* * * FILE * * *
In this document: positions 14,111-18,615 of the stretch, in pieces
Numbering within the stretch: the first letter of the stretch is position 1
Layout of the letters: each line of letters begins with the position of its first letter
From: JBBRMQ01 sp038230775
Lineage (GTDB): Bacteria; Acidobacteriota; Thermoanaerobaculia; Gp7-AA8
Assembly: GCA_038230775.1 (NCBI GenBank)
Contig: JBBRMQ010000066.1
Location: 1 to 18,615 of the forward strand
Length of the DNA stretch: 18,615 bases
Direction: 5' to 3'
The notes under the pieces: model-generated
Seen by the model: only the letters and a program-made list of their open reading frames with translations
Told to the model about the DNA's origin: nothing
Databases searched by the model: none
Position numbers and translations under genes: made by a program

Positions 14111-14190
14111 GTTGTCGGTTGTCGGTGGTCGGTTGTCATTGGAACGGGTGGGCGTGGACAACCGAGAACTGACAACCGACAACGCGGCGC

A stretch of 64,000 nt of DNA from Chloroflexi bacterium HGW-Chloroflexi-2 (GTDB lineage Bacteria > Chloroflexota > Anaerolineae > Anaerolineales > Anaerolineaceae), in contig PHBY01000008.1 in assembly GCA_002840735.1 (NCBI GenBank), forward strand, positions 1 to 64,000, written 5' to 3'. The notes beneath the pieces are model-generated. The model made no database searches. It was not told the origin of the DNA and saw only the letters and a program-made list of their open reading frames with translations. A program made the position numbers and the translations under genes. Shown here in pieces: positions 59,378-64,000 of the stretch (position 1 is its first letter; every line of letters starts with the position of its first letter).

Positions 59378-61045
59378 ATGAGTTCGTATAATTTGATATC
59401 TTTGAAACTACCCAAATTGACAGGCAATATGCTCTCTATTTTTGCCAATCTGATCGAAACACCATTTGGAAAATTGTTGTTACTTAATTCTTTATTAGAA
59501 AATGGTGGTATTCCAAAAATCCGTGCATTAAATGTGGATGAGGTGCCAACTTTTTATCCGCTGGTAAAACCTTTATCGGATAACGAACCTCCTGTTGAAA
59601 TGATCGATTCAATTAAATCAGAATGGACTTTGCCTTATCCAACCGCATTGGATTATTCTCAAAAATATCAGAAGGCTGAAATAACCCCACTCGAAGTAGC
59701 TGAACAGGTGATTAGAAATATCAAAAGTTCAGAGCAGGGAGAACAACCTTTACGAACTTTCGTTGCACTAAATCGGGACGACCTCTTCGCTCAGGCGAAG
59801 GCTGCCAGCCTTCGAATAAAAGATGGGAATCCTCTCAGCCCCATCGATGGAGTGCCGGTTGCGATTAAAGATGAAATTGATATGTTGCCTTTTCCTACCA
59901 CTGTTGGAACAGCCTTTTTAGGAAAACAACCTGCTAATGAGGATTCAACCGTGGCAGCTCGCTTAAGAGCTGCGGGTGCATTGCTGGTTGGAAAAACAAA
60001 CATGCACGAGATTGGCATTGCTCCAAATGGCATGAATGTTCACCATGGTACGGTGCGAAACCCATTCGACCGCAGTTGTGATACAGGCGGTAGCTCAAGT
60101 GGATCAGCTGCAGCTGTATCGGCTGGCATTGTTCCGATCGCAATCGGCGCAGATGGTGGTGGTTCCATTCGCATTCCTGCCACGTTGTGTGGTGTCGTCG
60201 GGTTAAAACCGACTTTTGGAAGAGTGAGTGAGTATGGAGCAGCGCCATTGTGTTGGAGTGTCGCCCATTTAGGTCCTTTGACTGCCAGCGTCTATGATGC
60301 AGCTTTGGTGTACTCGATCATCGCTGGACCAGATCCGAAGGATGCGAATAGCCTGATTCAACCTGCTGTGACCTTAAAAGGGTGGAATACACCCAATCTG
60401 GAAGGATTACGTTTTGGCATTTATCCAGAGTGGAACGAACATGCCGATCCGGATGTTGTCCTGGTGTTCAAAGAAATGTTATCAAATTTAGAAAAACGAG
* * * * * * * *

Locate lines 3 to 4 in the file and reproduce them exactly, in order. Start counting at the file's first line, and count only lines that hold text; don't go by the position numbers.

Layout of the letters: each line of letters begins with the position of its first letter
From: JBBRMQ01 sp038230775